MPs condemn 'absurd' Parliamentary expenses regulation
Absurd rules mean taxpayers are losing out over Parliamentary expenses, West MPs at the centre of a new controversy claimed last night.
Three senior West figures hit back after being named as among 27 MPs who let out properties in London, while claiming public money to rent in the capital.
The Independent Parliamentary Standards Authority (IPSA) has banned MPs from claiming mortgage interest repayments, and that came into effect this summer.
They can now only claim expenses for renting, in a move intended to head off criticism after the scandal of three years ago that MPs had used public money to build property empires.
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The practice of claiming rent while owning a property does not break any rules, and IPSA also allows four MPs to rent from four other MPs.
Bath Liberal Democrat MP Don Foster, the Communities Minister, told the Daily Press: “I genuinely don’t quite know what the story is. I used to live in a property that I owned in Westminster, and I was able under the previous rules to claim the interest on the mortgage. When IPSA changed the rules I was no longer able to do that so I had to move into rented property, and I could have sold the flat or rented it out. It is mine, I paid for it, and I chose at the bottom of the market to rent it, and that is what I currently do. I may one day sell it, or may carry on renting it out.
“It is an absolute disgrace that we have a system that says Don Foster can’t live in a property he owns, and claim about £400 per month less than he currently claims.
“They changed the rule to make it look supposedly better, but it has cost the taxpayer hundreds of pounds more per MP than it needed to have done just to look good, and I have absolutely no idea what it is I am doing wrong.”
Mr Foster revealed his letting agent originally arranged to rent the flat to another MP, but when he found out he went to see the MP and told him while it was legal, it would not look appropriate.
Former Defence Secretary Liam Fox, North Somerset Tory MP, who is not in a rental arrangement with another MP, said the “absurd” rules set up in the wake of the expenses scandal were to blame for the row. He had been moved out of the London flat he owns for security reasons when he was made Defence Secretary – he resigned from the job a year ago.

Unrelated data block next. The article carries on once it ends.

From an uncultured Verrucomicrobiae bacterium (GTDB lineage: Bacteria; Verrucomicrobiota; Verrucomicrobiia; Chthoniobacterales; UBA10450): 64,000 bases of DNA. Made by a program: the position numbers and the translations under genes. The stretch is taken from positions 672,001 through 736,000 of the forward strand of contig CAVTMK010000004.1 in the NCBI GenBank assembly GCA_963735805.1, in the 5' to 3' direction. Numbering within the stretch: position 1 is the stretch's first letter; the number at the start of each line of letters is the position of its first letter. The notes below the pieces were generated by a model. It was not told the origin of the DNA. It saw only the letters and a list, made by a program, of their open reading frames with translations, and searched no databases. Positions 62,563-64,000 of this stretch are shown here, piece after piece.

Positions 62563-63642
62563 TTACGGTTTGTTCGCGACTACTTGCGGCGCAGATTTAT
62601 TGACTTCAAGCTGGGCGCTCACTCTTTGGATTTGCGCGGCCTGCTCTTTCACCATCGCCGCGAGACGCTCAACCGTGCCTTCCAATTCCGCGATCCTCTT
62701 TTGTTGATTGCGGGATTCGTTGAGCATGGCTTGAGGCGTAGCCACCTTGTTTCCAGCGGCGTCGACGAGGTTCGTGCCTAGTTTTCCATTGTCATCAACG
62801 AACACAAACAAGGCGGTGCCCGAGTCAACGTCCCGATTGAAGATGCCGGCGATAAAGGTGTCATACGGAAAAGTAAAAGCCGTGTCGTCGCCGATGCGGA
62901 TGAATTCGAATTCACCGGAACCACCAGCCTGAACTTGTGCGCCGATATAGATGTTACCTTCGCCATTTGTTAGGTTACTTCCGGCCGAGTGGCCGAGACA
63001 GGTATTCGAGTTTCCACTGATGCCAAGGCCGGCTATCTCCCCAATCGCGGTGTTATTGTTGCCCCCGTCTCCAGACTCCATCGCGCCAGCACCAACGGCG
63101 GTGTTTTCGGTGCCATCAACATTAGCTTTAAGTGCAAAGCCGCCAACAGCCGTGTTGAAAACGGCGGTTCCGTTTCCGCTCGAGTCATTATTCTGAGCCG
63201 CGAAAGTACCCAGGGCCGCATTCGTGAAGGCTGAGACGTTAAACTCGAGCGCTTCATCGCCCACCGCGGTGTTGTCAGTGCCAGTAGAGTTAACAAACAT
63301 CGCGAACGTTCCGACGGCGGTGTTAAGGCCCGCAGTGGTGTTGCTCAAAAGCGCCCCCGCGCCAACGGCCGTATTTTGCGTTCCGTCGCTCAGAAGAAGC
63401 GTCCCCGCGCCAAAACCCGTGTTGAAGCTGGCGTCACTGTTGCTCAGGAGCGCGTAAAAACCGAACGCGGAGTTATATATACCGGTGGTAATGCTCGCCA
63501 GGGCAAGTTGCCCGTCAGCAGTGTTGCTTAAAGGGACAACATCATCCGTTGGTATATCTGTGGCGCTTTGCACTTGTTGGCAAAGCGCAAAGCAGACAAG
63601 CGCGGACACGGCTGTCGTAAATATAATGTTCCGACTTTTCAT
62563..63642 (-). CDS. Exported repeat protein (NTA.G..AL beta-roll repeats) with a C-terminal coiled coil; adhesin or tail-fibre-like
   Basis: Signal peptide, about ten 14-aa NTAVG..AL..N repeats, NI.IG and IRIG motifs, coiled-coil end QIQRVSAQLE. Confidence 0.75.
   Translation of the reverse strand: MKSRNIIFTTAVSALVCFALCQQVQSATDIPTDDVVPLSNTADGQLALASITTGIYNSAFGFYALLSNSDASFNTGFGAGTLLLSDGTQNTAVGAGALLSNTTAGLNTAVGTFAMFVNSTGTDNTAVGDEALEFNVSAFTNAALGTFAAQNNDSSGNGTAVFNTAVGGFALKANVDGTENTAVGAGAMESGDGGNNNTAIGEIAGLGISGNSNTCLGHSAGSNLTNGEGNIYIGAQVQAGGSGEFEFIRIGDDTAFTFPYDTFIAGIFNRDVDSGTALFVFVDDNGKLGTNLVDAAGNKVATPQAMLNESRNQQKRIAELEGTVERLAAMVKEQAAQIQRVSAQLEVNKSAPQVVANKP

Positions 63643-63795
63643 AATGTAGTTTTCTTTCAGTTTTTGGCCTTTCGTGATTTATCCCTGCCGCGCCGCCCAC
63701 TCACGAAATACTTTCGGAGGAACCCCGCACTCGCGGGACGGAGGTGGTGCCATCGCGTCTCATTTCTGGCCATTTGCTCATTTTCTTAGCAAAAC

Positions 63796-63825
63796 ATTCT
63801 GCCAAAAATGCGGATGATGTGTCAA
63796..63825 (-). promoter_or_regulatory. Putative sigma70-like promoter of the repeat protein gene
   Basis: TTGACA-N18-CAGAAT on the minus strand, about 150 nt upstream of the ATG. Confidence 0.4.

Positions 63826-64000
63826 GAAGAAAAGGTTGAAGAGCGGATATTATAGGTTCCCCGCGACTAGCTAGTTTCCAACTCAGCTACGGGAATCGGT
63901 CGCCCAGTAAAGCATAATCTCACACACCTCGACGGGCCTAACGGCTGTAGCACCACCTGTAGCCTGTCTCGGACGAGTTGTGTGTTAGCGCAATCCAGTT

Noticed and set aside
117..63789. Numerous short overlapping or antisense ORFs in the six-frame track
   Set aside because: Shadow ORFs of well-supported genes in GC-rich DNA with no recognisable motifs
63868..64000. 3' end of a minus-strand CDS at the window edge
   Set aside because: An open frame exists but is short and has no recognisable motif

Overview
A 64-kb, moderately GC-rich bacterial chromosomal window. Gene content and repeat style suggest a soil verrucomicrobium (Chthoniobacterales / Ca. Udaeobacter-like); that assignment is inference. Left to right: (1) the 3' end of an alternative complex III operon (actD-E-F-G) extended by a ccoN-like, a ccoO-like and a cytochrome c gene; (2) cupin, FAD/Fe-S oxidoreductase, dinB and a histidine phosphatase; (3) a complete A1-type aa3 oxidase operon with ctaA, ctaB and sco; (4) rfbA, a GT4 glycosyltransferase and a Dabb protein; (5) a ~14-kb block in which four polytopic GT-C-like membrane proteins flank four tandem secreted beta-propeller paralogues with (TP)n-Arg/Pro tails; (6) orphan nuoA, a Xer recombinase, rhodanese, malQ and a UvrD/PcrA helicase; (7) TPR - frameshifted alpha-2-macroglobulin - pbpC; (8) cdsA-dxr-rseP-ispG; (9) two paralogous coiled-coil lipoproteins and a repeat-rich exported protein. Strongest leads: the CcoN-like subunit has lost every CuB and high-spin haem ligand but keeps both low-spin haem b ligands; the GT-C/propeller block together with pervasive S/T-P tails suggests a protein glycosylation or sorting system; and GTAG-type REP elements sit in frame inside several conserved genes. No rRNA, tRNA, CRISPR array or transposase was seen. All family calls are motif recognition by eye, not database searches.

“The options were either to sell it or keep it rented until I was able to move back at a future date.” Dr Fox said he would sell the flat “at some point”.
Former defence minister Sir Nick Harvey, Lib Dem North Devon MP, said: “Due to a change in the expenses rules since the last election, I am no longer able to live in the property in London that I own. Instead I am forced to let it in order to cover the mortgage while renting somewhere else. I do not rent my house to another MP nor rent from an MP.”
Shadow cabinet ministers Andy Burnham and Jim Murphy, former Lib Dem leader Charles Kennedy and Tories Aidan Burley and Philip Davies are among other MPs named as claiming rent while letting out another property.
IPSA insisted that MPs letting out properties was “an issue of their own private financial affairs over which we rightly have no authority.
“We cannot say an MP should not own a property or properties, or restrict what they do with those properties on the open market.”
Whether they should be allowed to rent from other MPs would be considered as part of a regular review of the rules next month.
Matthew Sinclair, chief executive of the TaxPayers’ Alliance, said: “If MPs are again found to have exploited the expenses system, it will be another stain on the reputation of Parliament. It was the cry that ’it’s all within the rules’ combined with attempts to suppress the publication of claims that made the MPs’ expenses crisis three years ago so toxic.